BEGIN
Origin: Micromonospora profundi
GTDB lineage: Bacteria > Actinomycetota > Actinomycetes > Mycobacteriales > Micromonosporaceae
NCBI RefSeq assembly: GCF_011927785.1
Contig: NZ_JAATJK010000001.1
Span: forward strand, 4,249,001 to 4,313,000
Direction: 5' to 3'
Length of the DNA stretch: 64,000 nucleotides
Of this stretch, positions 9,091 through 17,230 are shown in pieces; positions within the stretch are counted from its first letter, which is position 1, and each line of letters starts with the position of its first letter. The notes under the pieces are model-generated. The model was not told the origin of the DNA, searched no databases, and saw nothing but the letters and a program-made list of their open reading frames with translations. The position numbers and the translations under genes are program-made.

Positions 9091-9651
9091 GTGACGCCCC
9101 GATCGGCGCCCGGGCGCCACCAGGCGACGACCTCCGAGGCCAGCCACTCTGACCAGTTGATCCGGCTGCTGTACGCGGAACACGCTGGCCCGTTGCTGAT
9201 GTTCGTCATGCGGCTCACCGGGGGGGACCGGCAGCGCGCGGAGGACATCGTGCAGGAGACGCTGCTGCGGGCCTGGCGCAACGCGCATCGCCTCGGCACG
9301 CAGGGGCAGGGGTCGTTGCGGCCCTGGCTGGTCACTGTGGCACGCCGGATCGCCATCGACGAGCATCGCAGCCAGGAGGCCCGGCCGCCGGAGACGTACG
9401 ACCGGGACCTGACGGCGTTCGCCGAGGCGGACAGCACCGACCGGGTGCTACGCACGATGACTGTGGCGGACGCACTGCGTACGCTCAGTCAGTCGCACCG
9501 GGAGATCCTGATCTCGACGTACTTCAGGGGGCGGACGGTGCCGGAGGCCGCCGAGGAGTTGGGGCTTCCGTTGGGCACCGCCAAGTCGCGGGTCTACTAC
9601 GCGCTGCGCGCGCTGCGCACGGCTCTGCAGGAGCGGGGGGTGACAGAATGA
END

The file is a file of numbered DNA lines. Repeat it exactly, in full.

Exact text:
Origin: Micromonospora profundi
GTDB lineage: Bacteria > Actinomycetota > Actinomycetes > Mycobacteriales > Micromonosporaceae
NCBI RefSeq assembly: GCF_011927785.1
Contig: NZ_JAATJK010000001.1
Span: forward strand, 4,249,001 to 4,313,000
Direction: 5' to 3'
Length of the DNA stretch: 64,000 nucleotides
Of this stretch, positions 9,091 through 17,230 are shown in pieces; positions within the stretch are counted from its first letter, which is position 1, and each line of letters starts with the position of its first letter. The notes under the pieces are model-generated. The model was not told the origin of the DNA, searched no databases, and saw nothing but the letters and a program-made list of their open reading frames with translations. The position numbers and the translations under genes are program-made.

Positions 9091-9651
9091 GTGACGCCCC
9101 GATCGGCGCCCGGGCGCCACCAGGCGACGACCTCCGAGGCCAGCCACTCTGACCAGTTGATCCGGCTGCTGTACGCGGAACACGCTGGCCCGTTGCTGAT
9201 GTTCGTCATGCGGCTCACCGGGGGGGACCGGCAGCGCGCGGAGGACATCGTGCAGGAGACGCTGCTGCGGGCCTGGCGCAACGCGCATCGCCTCGGCACG
9301 CAGGGGCAGGGGTCGTTGCGGCCCTGGCTGGTCACTGTGGCACGCCGGATCGCCATCGACGAGCATCGCAGCCAGGAGGCCCGGCCGCCGGAGACGTACG
9401 ACCGGGACCTGACGGCGTTCGCCGAGGCGGACAGCACCGACCGGGTGCTACGCACGATGACTGTGGCGGACGCACTGCGTACGCTCAGTCAGTCGCACCG
9501 GGAGATCCTGATCTCGACGTACTTCAGGGGGCGGACGGTGCCGGAGGCCGCCGAGGAGTTGGGGCTTCCGTTGGGCACCGCCAAGTCGCGGGTCTACTAC
9601 GCGCTGCGCGCGCTGCGCACGGCTCTGCAGGAGCGGGGGGTGACAGAATGA